The “avocado hand” epidemic has reached such a massive proportion that doctors and surgeons have asked that warning labels be placed on the popular breakfast fruit. What is avocado hand, and could science do anything to eradicate avocado hand?
Avocado hand is the result of incorrectly cutting an avocado, resulting in serious damage to the non-knife hand. Many may recall Meryl Streep touring her movie, Hope Springs, in 2012. Her hand was heavily bandaged, and she explained that this was a result of her misfortune with a knife when cutting an avocado.
According to NPR News, David Ward from the British Association of Plastic, Reconstructive, and Aesthetic Surgeons cannot emphasize enough the extreme danger of avocado hand.
The organization wants to place clear warning labels on the green fruit. This would include specific instructions on the proper way to cut an avocado.
According to Ward, an avocado hand injury can seriously damage either the nerve and/or the tendon. In the worst case scenario, the damage can be so severe that it can result in the loss of use of the hand.
“‘Avocado hand’ can result in surgery as a result of people causing serious nerve and tendon injuries. Such is the extent of this injury, it can require specialist reconstructive surgery, and at worse can leave you without full use of your hand, so it is a particularly concerning public health trend.”
How many people are seriously hurt by avocado hand? According to Hello, there are no firm numbers of those who have been wounded when cutting the fruit, but many doctors have reported an increase in serious hand injuries that have resulted from avocado hand.
It has now become such a great importance to learn the proper cutting technique for those who love to eat avocado toast for breakfast that celebrity chef Jamie Oliver even created a YouTube video to demonstrate the proper way to cut an avocado without damaging your hand.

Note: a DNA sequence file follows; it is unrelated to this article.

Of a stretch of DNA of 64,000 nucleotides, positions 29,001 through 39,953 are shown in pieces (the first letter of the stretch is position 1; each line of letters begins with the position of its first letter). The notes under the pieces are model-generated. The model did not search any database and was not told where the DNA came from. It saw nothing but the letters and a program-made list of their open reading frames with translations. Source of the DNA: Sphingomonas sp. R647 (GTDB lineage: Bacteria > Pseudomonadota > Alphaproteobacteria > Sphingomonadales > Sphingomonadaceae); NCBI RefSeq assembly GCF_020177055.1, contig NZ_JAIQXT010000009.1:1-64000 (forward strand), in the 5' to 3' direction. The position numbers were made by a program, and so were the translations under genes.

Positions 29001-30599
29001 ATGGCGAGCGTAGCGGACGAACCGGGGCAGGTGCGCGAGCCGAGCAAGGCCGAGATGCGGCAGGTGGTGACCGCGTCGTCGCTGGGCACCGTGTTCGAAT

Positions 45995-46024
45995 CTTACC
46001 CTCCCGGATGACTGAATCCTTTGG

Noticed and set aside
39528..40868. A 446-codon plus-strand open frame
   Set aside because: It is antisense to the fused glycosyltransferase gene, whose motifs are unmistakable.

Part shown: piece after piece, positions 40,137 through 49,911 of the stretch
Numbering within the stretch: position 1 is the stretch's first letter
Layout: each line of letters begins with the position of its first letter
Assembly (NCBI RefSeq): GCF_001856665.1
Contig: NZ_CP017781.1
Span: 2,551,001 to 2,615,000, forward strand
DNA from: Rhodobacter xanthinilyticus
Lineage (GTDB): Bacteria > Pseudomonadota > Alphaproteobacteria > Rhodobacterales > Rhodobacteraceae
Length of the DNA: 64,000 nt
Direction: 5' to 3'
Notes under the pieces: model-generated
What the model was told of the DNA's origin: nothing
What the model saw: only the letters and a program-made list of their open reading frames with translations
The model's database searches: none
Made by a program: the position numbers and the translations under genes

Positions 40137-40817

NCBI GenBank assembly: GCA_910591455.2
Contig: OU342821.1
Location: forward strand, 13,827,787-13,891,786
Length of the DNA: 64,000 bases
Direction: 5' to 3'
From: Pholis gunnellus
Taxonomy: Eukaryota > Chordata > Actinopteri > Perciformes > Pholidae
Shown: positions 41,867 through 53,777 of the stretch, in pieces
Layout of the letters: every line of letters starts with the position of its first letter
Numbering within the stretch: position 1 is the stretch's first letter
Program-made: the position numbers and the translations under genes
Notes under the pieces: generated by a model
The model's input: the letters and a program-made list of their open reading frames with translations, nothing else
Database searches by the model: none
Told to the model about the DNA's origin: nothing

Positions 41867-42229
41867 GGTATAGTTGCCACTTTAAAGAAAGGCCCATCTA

Can science offer a solution? There is currently a new, seedless avocado called the cocktail avocado. According to NPR The Salt, these new beauties are the “result of unpollinated avocado blossoms,” which turns into “seedless fruit.”
The flavor is reportedly the same as a regular Haas avocado, yet it is much smaller in size, and the skin on the new avocado can be eaten.
According to British retail chain Marks & Spencer, the only problem now is that the cocktail avocado is grown in Spain and is available only in the month of December — and only available to top chefs to be served at restaurants.
This is a little ironic as a professional chef would know how to properly cut an avocado. In a perfect world, these cocktail avocados would be given to those with the most severe avocado hand injuries.
Will science be pushed to create more of these cocktail avocados? If the demand is high and these injuries continue, then it is always a possibility. But as for now, those who don’t know how to properly cut an avocado are advised to watch instructional videos before they cause irreparable damage to their hand.